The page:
Late last night, the Yankees landed their high-priced closer and agreed to sign Aroldis Chapman to a five-year contract worth $86M. It includes no-trade protection and an opt-out after the third year. Joel Sherman and Bob Nightengale say Chapman turned down more money from the Marlins, who offered $87M with opt-outs after years one and two. Anyway, I have some thoughts on this.
1. From a baseball perspective, the signing makes sense in a vacuum (get good players) but I’m not convinced it’s the right move for the Yankees at this point in time. The last thing a mediocre to bad team needs is an expensive closer, and the Yankees very well might be a mediocre to bad team with an expensive closer in 2017. Maybe 2018 too. Realistically, what’s the upside on the 2017 Yankees, barring no other significant moves this offseason? Maybe 88 wins and a wild card spot? That’s the upper bounds of reasonable expectations. We saw this past season that having a dominant bullpen doesn’t mean a whole lot when the rotation and offense don’t hold up their end of the bargain, and neither the offense nor the rotation have been improved in a meaningful way this winter. Any improvement will stem from the kids coming into their own. The Yankees are paying a lot of money now to buy Chapman for the future, which would be fine if relievers weren’t so damn volatile. The history of long-term contracts for bullpen arms, even elite ones, is so very ugly. The Yankees are banking on Chapman being an outlier. Good luck with that.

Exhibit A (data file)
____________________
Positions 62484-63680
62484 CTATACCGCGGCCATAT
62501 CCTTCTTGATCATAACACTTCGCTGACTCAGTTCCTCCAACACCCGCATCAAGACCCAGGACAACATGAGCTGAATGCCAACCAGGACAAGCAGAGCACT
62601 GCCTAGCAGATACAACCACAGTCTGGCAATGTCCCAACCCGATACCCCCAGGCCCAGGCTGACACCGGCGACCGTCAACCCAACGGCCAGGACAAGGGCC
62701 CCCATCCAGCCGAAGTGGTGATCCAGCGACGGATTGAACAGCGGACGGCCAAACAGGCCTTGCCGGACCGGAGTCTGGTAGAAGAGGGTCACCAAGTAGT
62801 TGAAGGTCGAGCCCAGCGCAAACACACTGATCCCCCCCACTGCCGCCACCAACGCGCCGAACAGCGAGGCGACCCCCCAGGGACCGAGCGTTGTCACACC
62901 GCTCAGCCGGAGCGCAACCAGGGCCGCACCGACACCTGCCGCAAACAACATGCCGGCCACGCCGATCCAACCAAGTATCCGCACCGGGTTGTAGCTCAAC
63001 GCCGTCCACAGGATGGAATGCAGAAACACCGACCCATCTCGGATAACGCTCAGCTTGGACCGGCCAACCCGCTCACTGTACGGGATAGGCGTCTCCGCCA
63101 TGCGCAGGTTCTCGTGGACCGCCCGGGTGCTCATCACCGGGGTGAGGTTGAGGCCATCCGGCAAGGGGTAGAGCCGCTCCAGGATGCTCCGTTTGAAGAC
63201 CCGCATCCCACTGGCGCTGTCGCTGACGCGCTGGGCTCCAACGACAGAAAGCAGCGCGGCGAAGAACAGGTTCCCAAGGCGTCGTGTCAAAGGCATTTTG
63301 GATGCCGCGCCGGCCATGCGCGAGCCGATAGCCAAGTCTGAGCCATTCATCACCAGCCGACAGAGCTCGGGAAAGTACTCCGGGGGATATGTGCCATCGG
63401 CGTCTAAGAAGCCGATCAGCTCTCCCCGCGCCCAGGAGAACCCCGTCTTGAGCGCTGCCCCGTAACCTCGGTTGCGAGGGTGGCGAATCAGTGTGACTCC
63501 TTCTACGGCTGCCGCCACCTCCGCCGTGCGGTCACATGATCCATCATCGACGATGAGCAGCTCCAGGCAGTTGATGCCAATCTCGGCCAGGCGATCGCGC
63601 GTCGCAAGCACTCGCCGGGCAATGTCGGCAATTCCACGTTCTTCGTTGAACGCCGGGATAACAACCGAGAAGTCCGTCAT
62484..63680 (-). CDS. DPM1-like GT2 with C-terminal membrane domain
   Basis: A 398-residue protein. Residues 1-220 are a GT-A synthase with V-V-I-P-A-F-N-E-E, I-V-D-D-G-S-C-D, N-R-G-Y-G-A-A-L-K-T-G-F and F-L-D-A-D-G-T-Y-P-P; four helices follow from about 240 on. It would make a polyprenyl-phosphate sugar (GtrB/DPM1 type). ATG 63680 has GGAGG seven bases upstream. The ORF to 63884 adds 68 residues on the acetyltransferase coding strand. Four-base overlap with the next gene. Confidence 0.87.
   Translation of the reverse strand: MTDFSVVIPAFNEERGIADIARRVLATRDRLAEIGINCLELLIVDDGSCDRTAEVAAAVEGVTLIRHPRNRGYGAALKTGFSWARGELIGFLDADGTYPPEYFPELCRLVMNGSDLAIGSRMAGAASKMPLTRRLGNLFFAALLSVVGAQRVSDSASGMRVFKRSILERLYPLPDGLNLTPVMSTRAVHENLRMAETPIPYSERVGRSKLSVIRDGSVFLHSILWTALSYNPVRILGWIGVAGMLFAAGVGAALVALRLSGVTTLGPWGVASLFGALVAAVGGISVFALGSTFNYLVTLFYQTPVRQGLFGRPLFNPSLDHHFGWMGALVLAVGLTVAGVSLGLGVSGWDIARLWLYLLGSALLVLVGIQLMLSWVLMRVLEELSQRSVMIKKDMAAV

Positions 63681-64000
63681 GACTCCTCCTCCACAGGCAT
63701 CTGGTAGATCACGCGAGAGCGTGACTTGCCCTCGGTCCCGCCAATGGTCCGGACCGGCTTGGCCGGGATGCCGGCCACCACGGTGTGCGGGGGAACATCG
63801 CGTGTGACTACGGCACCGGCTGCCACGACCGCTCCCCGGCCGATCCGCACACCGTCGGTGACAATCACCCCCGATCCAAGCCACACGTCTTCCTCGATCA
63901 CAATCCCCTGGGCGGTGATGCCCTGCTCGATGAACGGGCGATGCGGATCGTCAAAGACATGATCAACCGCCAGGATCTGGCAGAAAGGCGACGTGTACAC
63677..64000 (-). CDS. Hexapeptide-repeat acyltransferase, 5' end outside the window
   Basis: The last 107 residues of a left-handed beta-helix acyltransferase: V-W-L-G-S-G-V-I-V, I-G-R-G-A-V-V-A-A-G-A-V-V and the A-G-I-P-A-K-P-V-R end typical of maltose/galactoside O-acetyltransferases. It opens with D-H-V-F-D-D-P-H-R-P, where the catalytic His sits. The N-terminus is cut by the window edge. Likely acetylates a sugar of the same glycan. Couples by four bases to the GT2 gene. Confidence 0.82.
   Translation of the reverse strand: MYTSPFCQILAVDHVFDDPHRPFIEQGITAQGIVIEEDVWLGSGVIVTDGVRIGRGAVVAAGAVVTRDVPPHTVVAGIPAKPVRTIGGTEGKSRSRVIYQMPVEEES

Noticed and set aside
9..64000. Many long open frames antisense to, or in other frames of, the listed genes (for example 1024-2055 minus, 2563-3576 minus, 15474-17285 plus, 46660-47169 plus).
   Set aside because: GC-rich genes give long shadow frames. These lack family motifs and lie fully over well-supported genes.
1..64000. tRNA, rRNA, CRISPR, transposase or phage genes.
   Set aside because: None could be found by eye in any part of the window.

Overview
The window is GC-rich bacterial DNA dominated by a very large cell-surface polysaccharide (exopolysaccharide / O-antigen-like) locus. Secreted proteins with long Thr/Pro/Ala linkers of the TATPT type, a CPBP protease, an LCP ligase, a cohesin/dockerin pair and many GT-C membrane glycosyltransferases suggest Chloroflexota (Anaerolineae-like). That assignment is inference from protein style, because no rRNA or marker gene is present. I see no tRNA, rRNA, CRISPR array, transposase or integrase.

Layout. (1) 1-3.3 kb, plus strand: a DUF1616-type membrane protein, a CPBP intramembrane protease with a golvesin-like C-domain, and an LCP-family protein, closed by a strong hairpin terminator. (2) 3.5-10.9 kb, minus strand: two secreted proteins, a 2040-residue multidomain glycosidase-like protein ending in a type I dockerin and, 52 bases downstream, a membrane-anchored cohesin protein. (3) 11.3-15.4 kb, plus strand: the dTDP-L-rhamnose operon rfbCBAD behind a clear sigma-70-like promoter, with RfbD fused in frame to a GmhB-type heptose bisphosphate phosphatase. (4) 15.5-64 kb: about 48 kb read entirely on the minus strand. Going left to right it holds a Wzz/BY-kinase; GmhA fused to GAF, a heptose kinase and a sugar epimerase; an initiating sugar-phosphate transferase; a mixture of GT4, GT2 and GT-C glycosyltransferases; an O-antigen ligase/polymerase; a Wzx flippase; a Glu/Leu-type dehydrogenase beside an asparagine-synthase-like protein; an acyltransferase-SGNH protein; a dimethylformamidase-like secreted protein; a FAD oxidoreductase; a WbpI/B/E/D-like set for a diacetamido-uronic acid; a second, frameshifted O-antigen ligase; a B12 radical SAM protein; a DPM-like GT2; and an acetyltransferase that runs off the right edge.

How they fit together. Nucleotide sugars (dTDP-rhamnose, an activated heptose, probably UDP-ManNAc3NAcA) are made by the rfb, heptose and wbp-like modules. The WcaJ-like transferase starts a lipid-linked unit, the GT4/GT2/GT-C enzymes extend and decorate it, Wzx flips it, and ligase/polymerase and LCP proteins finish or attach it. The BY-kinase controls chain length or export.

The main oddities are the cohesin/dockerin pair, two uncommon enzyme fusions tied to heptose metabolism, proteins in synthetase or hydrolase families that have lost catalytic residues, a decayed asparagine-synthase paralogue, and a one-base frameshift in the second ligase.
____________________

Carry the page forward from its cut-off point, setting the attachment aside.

2. It’s very possible, if not likely, the timing of the opt-out clause means that just as the Yankees are ready to be serious World Series contenders again, they’re going to lose their closer. That’s the best case scenario, right? The kids develop well, the Yankees sign some great players during the 2018-19 mega-free agent class, and they’re ready to raise some hell during the 2019 season. Sure, the kids could develop quicker than expected and things can happen sooner. That would be a surprise, I think. Maybe I’m just a pessimist. The odds are pretty good, probably higher than the Yankees are willing to admit, they’re a legitimate contender with Chapman for all of one season before the opt-out comes into play. I get it, opt-outs come with the territory now, but they so rarely work to the team’s advantage. What’s the scenario in which Chapman’s works out well for the Yankees, realistically?